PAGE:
I have to say that the ironic part about infants throwing up is that they look so serene afterward. Like, "Whew, that was awesome!" as I'm looking around at all the casualties, including my shirt.

First step was bathing the baby. Then I got her dressed, took her downstairs and put her in the swing while I attempted to disassemble her chair so I could wash the fabric. The way in which I washed it is probably illegal in 48 states and means it is no longer suitable for use, but we'll manage.

With the chair parts in the washer, I then cleaned the carpet while fending off my kids' requests for waffles, pancakes and TV shows.

It always blows me away how I could be in the middle of a conference call while painting a garage and my kids would ask me to hold something or get them milk.

Don't you see I'm a bit tied up?!

No. They don't.

I then changed clothes and went downstairs. That's when I saw the baby in her swing with one of those light-up toys meant to be on the ground. It's a turtle that resembles those old Simon games we had in the 80s.

It was wedged in between her and the side of the swing, clearly put there as a means of comfort by her sister. It seemed to have worked since she was snoozing.

The big kids were downstairs playing. I then looked to my left and saw Luke ... having way too much fun with the Boppy.


And it is in that moment that I have to laugh.

After all of this insanity, Luke has to cap it off with a love affair with a nursing pillow.

I can only hope that tomorrow will bring with it healthy kids, drivable roads and a sexually-satisfied cat.

Sunday, February 1, 2015

Super Bowl Sunday: why I expect to be amongst a family of Gisele B√ľndchens

In Arizona (the site of tonight's Super Bowl)
with my partners in crime -- Tara and Gavin -- in 2012.
The past 10 years have included a variety of Super Bowl Sundays for yours truly.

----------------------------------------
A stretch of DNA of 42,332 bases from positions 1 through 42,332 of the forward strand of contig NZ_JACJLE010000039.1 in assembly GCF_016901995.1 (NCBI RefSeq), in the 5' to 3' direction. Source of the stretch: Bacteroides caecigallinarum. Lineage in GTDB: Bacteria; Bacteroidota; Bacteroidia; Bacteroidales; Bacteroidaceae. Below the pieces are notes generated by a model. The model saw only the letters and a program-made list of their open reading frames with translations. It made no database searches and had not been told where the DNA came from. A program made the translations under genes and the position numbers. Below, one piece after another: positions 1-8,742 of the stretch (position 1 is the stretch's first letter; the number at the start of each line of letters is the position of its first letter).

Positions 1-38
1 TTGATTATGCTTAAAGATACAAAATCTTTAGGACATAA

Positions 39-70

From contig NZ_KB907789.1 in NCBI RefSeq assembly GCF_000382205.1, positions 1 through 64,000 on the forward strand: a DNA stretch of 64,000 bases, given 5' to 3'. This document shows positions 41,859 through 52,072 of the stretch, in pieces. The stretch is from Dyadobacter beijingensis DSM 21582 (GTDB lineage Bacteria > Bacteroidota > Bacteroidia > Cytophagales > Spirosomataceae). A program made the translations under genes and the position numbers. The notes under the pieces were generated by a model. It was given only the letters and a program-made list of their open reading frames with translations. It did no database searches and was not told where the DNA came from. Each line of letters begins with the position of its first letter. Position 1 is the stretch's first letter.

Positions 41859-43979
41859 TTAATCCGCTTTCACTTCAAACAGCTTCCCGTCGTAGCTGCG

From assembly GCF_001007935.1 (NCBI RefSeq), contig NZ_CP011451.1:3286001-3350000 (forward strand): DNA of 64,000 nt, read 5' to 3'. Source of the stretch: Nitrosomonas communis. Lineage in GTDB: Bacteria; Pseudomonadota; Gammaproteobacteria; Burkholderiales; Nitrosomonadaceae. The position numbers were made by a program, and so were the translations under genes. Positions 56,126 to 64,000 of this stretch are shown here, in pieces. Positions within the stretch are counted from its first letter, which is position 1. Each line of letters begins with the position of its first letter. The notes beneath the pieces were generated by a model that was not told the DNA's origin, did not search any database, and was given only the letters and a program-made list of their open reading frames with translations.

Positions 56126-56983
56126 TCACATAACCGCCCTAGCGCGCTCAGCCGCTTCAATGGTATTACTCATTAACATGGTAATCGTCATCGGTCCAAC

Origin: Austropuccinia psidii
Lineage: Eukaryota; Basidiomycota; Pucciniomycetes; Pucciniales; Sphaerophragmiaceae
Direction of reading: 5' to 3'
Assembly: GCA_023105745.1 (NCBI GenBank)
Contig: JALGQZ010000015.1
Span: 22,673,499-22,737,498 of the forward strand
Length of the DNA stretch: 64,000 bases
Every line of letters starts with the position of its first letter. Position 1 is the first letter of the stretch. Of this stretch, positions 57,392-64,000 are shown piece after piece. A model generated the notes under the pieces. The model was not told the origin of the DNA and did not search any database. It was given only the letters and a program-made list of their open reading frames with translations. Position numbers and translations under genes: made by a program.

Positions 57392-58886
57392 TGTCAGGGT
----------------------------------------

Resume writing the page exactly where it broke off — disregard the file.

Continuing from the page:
I have made pizzas at Hungry Howie's (2005), worked in auxiliary media at the Super Bowl itself (2006), been the most hated person at the Super Bowl party was I at (2008), suspected (correctly) I was pregnant with my first baby (2010), been on the verge of making a major career transition away from football (2014) and -- now -- a PR/marketing rep for a current NFL player (Lions' Tahir Whitehead) and a mother of three.

This year, I have a set of expectations for the day that includes visiting my family for the game. I fully expect to be met with a group of people that resemble Gisele B√ľndchen.

Why do you ask? Because my family loves (loves) Tom Brady. During the game, he is affectionately referred to as simply "Tom" or "Brady". If there is a controversial call, it will undoubtedly not be Tom's fault. Instead, it will be the result of poor play by his teammates, an awful call by an official, or -- if all else fails -- an act of God.

My family and close friends (who are also considered family) are die-hard Michigan fans, which means they cheer for the New England Patriots by default because of Tom. I honestly wonder which team they would cheer for if it were Tom vs. the Detroit Lions (I will probably get yelled at later for this statement).

Tom was actually the reason I was the most hated person at our 2008 Super Bowl party. If you recall, it was the year the New England Patriots entered the game undefeated and were pitted against the unlikely contender, the New York Giants.

As a (self proclaimed) football guru thanks to my job of writing for an NFL team, my prediction was that the Giants would at the very least give the Patriots a run for their money considering their elite defensive line. I thought poor Tom would be running for his life.

Ultimately, Tom was sacked five times (for 37 yards) and lost a fumble. I was the jerk cheering emphatically for every Patriots misstep and every Giants progression. The looks of disdain grew more and more pronounced the clearer it became that Tom wasn't about to run away with the win.

The moment of truth -- when everyone really wanted to throw cocktail wieners at me -- was that David Tyree catch.

I'm pretty sure I stood up in all of my Lions-gear glory and did an Apache-style (a la Sugarhill Gang) dance.

This year I don't think I'll care much whether Tom wins or loses, but I have always been tempted to root for the "underdog" amongst the group of people I'm with.

We shall see if the Seahawks repeat or Tom will get his one shining moment.

Another thought for today: after the AFC Championship Game, there will undoubtedly be talk within the broadcast surrounding the (foot)balls in play. In addition to playing a drinking game in which everyone takes a drink when someone in the broadcast says "balls", it would also be fun to play "balls Bingo", filling out the card with statements such as the following:
  • "... how Tom likes his balls"
  • "... Brady said he even likes old balls"
  • "... officials had to check for deflated balls"
  • "... the Seahawks checked the Patriots balls"
  • ... etc.
Also fun will be to add "that's what she said" after every ball statement.

Please play and report back -- happy Super Bowl Sunday!